Understanding the UK Healthcare System

Posted 7 months ago

An International Student's Guide

As an international student, it was a bit confusing understanding a new healthcare system in a new country. Here is a little guide breaking down the NHS, starting your healthcare journey, and important numbers to remember.

National Healthcare Service

The UK is well known for its free public healthcare system. The National Healthcare Service (NHS) is funded through taxpayers, allowing for free healthcare services for residences and citizens. For international students, through the visa process, you pay an international health surcharge, allowing you to access these services while you study here. 

What the NHS offers per country

Under the NHS, you receive:

  • GP coverage
  • Hospital treatment in Accident & Emergency (A&E)
  • Minor treatments in clinics
  • GP referrred specialist consultations
  • Contraception and sexual healths services
  • Maternity services

The NHS system varies in ways between UK countries, specifically with medication services. In Wales, Scotland, and Northern Ireland, prescription medications are free of charge. However, in England, prescription medication can cost money.

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Private vs Public Healthcare (Pros and Cons)

The NHS is the public healthcare in the UK. However, private healthcare is still accessible for anyone willing to pay for their services. Heres a list of pros and cons for both:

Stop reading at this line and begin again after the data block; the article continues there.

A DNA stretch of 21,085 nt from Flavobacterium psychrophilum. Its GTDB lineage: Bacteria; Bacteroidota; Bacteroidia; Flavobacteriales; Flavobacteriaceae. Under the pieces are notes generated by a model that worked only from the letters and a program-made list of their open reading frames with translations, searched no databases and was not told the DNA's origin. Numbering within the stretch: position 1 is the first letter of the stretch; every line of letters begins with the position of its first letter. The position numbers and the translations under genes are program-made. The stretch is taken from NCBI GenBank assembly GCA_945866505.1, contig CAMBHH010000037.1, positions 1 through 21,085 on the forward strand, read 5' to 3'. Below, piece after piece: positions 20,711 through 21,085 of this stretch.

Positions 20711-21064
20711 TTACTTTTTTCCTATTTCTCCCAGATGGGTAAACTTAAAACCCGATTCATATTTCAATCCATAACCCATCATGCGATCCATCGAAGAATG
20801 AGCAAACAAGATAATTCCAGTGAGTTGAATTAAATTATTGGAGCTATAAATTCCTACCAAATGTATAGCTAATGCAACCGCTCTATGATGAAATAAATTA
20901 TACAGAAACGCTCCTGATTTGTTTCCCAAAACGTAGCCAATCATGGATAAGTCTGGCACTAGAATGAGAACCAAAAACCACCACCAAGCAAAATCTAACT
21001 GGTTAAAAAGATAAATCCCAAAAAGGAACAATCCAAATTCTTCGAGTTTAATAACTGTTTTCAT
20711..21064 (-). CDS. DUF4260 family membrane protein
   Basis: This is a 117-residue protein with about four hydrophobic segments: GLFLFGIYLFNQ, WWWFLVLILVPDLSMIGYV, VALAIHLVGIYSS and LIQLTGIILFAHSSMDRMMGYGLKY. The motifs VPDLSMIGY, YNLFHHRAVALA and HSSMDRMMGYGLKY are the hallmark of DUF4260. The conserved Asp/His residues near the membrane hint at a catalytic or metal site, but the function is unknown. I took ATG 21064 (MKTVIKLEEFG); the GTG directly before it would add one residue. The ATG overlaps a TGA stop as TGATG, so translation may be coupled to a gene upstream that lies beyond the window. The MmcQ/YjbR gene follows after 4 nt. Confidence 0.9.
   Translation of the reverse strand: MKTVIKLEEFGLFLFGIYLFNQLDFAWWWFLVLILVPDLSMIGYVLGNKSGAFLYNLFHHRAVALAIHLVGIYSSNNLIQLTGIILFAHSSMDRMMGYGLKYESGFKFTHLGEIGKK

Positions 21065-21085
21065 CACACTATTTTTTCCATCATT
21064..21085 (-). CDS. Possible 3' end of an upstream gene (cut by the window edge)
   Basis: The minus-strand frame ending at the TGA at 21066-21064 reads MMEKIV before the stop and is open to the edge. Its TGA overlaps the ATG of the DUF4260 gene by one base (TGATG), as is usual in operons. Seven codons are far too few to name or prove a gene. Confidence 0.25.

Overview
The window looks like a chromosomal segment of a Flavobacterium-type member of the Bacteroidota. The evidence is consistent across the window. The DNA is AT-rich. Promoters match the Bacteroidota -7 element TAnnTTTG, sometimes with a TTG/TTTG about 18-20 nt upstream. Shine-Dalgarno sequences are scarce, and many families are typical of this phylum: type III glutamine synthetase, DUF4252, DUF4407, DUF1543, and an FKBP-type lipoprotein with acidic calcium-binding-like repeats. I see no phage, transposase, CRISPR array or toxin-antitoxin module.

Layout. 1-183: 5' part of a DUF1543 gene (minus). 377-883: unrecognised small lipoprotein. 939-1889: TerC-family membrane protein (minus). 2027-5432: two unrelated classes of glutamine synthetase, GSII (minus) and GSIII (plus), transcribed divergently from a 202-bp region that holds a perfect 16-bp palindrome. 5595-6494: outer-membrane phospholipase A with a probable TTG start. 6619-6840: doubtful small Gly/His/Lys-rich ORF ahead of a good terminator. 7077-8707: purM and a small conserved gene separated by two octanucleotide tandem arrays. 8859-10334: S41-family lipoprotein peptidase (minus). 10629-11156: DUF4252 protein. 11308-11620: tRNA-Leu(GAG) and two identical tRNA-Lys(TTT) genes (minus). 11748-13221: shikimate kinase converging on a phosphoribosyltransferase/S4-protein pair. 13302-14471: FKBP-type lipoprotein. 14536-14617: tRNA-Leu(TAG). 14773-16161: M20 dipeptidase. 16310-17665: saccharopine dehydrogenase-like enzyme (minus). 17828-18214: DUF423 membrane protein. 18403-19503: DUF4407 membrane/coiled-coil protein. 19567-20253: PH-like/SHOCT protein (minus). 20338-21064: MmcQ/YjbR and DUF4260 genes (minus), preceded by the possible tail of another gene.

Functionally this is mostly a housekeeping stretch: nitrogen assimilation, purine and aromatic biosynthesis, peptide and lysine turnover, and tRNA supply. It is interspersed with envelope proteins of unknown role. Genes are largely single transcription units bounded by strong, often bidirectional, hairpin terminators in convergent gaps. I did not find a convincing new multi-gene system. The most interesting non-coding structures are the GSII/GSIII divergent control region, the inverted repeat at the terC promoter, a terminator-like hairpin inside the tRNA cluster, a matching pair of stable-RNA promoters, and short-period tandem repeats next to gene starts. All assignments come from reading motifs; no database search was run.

NHS Pros:

  • Free of charge
  • Available to all

NHS Cons:

  • May take a while to access treatment
  • Quality of care varies
  • Limited range of treatment options

Private Healthcare Pros:

  • Wide range of services
  • High quality of care (usually)
  • Quicker treatment timelines

Private Healthcare Cons:

  • Costs can be high
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How to begin your health coverage journey

1. Pay your international surcharge fee

The first step to accessing healthcare here will have been to pay the fee to gain access to NHS coverage. You would have already done this through your visa application process, having payed the international surcharge fee.

2. Register with a GP

Next, you will want to register with a general practitioner. The surgery or gp office you register with will be your first point off call if you need to book an non-emergent appointments. It is important to register with a GP early on to begin your access in the healthcare service.

3. Receive NHS number

When you register with a GP, you will receive an NHS number in the mail. This number is personal to you, giving healthcare workers access to your records if you need them in the future.

Important Healthcare Numbers to Remember

111 - Used in non-emergent cases when you need medical advise. This service will not diagnose you, but will direct you to the best services to use in your medical situation

999 - This number is used in emergent cases. In any life-threatening situations, don't hesitate to use this number.